One of the Association's first tenants was Seneca Ladd's piano manufactory. This was followed in 1866 when two brothers established a lumber mill at the foot of Dover Street, where they made building materials utilizing power regulated by the Association. But it was Samuel Hodgson's hosiery mill, which the Association brought to town in 1876, that had the greatest impact on the village.
An Englishman, Hodgson first went to Lowell upon his arrival in the United States in 1866. He soon moved north ward to Lakeport (part of Laconia), where he was involved in dyeing and manufacturing hosiery. While there he teamed up with mechanic William Abel to develop and patent an automatic machine for knitting stockings. Hodgson foresaw the vast potential of both the machine and the Mechanic Association's property and, in 1876, brought his new equipment to the Association mill at Meredith Village. There he rented the Association's main mill in the center of the village. He soon built a larger mill that tripled his work space and, by 1885, employed over 150 workers.
Meredith in the 1880s was a prosperous mill town. In addition to Hodgson's hosier mill and dark's lumber mill, there was the Meredith Shook and Lumber Company, with its sixty workers at a lakefront site near the foot of Mill Street; the J.A. Lang & Company, makers of piano cases, doors, windows and other building supplies; and Jaziel Robinson's organ factory. Churches, a hotel, new town hall, bank, library, local newspaper and various stores attracted people from not only outlying Meredith, but the surrounding region. Both the railroad and steamboat brought people from farther afield. New streets sprang up, lined with dwellings to house the many workers in Hodgson's and the other mills.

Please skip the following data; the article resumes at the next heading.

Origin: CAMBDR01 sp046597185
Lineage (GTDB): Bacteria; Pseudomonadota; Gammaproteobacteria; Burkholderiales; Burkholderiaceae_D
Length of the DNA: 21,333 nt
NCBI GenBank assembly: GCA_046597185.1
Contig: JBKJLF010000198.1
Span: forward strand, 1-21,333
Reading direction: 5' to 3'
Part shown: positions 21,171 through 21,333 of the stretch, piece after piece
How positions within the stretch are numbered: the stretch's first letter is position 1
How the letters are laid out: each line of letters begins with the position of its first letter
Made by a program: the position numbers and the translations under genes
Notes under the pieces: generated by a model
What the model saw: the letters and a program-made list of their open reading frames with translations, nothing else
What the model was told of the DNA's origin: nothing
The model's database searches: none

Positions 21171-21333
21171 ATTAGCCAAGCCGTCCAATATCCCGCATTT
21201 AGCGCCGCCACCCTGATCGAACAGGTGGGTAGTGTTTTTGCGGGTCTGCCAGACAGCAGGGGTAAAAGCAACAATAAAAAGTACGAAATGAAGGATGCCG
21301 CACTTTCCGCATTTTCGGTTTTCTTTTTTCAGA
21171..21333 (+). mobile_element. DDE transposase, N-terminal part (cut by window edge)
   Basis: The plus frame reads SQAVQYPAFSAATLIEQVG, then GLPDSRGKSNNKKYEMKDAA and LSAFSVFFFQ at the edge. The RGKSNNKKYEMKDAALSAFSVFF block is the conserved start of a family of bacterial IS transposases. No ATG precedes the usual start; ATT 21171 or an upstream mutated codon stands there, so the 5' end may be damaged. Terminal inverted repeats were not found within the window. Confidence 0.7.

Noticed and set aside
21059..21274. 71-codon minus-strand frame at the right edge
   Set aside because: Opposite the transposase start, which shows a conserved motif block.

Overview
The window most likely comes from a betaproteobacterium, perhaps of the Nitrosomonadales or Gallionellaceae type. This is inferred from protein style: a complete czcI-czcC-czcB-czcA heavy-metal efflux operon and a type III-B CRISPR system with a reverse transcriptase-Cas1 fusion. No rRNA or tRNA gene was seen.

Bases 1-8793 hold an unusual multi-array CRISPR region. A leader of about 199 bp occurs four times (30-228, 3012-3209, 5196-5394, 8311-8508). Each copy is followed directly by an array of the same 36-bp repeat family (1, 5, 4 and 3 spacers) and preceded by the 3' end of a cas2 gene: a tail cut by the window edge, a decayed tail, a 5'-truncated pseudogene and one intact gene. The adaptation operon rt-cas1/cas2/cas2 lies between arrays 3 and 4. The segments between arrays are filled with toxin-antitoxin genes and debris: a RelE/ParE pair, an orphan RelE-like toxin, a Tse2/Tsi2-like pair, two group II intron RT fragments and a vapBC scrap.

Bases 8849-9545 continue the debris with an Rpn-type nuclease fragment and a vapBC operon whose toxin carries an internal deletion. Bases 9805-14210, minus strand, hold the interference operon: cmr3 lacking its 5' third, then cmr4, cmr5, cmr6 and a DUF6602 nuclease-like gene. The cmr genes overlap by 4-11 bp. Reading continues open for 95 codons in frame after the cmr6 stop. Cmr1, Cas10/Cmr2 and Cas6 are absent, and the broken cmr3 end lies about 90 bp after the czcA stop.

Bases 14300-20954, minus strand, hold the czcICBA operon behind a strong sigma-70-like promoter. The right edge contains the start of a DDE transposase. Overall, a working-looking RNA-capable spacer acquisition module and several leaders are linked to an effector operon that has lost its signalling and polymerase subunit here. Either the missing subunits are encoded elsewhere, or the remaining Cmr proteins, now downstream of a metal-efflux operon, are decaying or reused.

Beyond the confines of the village, Meredith was a prosperous agricultural town. Its hillside farms and lake views were prized, and some of the state's most successful stock breeders raised their herds here. The forward thinking of the community's farmers was reflected in its grange activities; one former grange headquarters, now a Masonic hall, still stands on Main Street in the village. The Wadleigh plow, noted for its lightness and its swivel blade, numbered among the village's products.
In late 1889 Hodgson's mill burned to the ground. With the loss of its principal tenant, the Mechanic Association's strength weakened, and its property was put for auction. It was eventually purchased and outfitted into a linen mill that specialized in toweling made from imported flax. The mill operated until the 1980s.
Today, the restored mill complex houses a fine hotel and specialty shops set amidst the waterfall of Swasey's canal.
Beginning in the late 19th century and continuing throughout the 20th century, Meredith, like other Lake Winnipesaukee towns, became a popular summer resort destination. Visitors arrived first by train and later by automobile. Two primary routes to the White Mountains intersected in the village, encouraging downtown Meredith to develop into a regional trading center, a function it continues to serve today, with its handsome wooden storefronts. After the state relocated the highways around the village to follow the lake shore, lake frontage was set aside to the town, opening up former industrial land to the public for strolling and picnics.